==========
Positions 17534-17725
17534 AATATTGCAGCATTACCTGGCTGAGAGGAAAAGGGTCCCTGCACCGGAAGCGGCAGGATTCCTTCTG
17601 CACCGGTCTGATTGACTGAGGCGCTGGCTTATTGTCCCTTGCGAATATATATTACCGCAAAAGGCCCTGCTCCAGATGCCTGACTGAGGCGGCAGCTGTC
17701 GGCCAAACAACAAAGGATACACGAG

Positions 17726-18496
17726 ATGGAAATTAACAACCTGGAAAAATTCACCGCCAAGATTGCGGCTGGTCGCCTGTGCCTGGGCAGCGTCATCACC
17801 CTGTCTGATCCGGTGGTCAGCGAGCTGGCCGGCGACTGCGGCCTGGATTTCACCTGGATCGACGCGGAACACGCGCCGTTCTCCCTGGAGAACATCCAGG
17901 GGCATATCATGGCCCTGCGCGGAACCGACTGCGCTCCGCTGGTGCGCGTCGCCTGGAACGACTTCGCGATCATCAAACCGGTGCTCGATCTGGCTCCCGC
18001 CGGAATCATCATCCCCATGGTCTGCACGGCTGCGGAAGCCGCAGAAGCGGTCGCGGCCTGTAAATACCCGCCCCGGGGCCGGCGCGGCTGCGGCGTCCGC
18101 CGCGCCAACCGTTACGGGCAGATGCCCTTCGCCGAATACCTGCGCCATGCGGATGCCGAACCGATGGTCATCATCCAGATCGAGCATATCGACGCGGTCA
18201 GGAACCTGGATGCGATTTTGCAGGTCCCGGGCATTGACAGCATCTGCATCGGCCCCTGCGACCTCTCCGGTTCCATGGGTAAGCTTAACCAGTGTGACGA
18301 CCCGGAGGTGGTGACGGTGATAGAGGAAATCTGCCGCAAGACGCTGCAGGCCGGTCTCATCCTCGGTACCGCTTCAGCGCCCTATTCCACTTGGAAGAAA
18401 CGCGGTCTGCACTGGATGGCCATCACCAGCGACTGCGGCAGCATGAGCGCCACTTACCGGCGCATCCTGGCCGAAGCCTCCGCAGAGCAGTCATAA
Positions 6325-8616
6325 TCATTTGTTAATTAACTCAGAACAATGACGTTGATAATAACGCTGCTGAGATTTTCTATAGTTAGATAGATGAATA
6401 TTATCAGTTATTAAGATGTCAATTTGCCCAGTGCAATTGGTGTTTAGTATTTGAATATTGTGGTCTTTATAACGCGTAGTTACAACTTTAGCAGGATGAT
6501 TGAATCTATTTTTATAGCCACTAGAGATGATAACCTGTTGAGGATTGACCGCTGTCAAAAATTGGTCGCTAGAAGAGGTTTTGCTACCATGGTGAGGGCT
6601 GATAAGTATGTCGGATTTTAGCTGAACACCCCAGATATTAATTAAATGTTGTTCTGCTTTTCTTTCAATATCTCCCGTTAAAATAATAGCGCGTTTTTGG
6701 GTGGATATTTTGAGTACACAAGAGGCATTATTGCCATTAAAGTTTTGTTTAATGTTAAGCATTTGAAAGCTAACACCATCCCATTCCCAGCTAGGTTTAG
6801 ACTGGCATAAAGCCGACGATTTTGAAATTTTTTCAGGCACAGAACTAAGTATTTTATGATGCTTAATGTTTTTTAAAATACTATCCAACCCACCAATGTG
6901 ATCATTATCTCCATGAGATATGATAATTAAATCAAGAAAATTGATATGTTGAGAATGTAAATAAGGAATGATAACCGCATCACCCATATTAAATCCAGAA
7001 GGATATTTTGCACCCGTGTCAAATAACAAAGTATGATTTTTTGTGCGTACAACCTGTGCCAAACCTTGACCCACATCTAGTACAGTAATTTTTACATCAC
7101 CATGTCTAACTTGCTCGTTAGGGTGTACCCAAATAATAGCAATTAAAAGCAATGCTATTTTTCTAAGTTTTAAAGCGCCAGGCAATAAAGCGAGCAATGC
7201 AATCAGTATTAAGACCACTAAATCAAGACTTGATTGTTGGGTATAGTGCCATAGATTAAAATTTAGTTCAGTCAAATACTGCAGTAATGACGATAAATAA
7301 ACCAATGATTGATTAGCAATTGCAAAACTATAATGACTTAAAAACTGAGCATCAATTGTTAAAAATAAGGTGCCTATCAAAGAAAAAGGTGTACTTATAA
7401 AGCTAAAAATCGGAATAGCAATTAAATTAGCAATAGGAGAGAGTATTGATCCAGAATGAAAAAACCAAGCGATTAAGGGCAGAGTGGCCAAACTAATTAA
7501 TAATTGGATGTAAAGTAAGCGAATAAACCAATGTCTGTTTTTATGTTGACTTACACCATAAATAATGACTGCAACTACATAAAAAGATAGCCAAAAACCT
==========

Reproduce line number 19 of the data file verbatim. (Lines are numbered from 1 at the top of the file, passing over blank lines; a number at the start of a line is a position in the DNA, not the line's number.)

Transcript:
6701 GTGGATATTTTGAGTACACAAGAGGCATTATTGCCATTAAAGTTTTGTTTAATGTTAAGCATTTGAAAGCTAACACCATCCCATTCCCAGCTAGGTTTAG